The continuously growing mobile-only population raises concerns regarding the representativeness of traditional landline telephone surveys. At this time, the mobile-only population differs significantly from general population, which leads to coverage bias when using fixed-line samples only for telephone surveys. However, in many European countries the mobile-only population is not the only source of coverage bias in telephone surveys. In addition, we have to consider coverage biases caused by considerable proportions of citizens without any telephone service. Since these two groups differ from the general population with respect to differential socio-demographic categories, in our view, the negative effects of mobile-only coverage error in traditional landline telephone surveys might in fact compensate—in part—for coverage bias caused by the no-phone population. To test this hypothesis of compensating coverage biases we calculated relative coverage biases caused by the mobile-only population and relative coverage biases caused by the no-phone population in 30 European countries for two socio-demographic variables in two points in time. Results are presented for four groups of countries that differ with respect to no-phone and mobile-only rates. Results suggest that—in general—mobile-only biases and no-phone biases do not compensate to a great extent, and thus the alarming mobile-only biases cannot be neglected when using telephone surveys in the estimation of population parameters. Nevertheless, there are several countries where the bias caused by the mobile-only population is far bigger than the joint bias caused by the mobile-only population and the no-phone population. This finding suggests that biases caused by the recent mobile-only population would be even more severe if the no-phone population did not exist.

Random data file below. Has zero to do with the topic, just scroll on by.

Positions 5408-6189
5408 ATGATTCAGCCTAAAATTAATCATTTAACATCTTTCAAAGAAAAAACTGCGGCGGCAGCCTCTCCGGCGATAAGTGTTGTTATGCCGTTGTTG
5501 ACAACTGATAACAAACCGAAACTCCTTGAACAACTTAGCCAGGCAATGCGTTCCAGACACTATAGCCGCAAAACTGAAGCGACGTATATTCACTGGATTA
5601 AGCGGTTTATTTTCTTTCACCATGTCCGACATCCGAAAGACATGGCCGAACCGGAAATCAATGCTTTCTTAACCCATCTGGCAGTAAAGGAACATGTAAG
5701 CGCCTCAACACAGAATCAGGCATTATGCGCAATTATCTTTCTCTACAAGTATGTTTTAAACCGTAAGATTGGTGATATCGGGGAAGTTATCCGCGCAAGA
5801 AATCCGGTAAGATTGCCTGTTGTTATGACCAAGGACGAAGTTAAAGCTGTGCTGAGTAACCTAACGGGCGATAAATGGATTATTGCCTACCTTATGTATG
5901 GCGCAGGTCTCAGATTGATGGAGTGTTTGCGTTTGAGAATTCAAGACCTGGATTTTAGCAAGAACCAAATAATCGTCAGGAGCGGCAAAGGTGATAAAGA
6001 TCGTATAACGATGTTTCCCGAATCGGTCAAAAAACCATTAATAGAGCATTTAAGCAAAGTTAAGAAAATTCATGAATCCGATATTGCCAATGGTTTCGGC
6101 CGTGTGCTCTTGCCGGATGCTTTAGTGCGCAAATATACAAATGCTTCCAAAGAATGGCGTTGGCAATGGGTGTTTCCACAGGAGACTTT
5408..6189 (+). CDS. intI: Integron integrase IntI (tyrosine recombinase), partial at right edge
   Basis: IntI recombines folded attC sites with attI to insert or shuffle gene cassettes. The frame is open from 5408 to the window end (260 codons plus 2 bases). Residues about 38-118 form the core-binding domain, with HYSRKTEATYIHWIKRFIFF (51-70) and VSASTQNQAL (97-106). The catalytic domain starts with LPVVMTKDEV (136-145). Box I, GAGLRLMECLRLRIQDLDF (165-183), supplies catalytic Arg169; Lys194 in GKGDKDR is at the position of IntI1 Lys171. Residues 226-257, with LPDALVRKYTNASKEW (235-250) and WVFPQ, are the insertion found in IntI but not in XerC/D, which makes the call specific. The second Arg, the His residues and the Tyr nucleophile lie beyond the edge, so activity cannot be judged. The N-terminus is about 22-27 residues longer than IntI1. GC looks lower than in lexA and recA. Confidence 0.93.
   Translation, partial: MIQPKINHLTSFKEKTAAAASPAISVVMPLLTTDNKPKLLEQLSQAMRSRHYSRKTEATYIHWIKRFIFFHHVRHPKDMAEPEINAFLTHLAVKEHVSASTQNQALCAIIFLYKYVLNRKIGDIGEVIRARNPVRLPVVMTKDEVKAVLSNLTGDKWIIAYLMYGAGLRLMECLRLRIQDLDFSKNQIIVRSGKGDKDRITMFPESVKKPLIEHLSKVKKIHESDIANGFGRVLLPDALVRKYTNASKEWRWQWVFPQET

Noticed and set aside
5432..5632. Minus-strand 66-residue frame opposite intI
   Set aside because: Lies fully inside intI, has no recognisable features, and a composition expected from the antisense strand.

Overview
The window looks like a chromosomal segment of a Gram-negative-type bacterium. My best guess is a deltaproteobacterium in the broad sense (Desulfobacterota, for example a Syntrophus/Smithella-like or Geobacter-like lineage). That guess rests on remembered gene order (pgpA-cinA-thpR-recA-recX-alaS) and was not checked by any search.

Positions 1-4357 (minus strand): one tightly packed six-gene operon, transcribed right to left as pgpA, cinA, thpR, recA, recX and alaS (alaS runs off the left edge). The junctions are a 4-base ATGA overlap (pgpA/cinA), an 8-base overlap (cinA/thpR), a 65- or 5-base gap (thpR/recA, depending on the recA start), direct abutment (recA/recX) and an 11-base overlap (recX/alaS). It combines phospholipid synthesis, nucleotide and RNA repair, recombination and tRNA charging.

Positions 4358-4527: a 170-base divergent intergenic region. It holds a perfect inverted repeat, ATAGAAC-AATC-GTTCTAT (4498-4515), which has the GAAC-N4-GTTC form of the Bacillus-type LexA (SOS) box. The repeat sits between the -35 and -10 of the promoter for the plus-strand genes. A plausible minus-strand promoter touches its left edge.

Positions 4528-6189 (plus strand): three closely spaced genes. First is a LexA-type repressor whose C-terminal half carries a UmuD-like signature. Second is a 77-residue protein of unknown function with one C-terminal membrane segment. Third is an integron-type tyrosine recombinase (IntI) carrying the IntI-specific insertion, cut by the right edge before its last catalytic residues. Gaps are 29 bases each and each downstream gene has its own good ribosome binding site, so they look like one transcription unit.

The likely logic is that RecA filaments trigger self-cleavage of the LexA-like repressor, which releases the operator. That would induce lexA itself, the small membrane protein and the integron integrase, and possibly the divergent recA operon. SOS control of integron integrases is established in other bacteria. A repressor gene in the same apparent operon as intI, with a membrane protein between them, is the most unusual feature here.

Quality & Quantity – Springer Journals
Published: Mar 30, 2011
It’s your single place to instantly
discover and read the research
that matters to you.
Enjoy affordable access to
over 18 million articles from more than
15,000 peer-reviewed journals.
All for just $49/month
Query the DeepDyve database, plus search all of PubMed and Google Scholar seamlessly
Save any article or search result from DeepDyve, PubMed, and Google Scholar... all in one place.
All the latest content is available, no embargo periods.
“Whoa! It’s like Spotify but for academic articles.”@Phil_Robichaud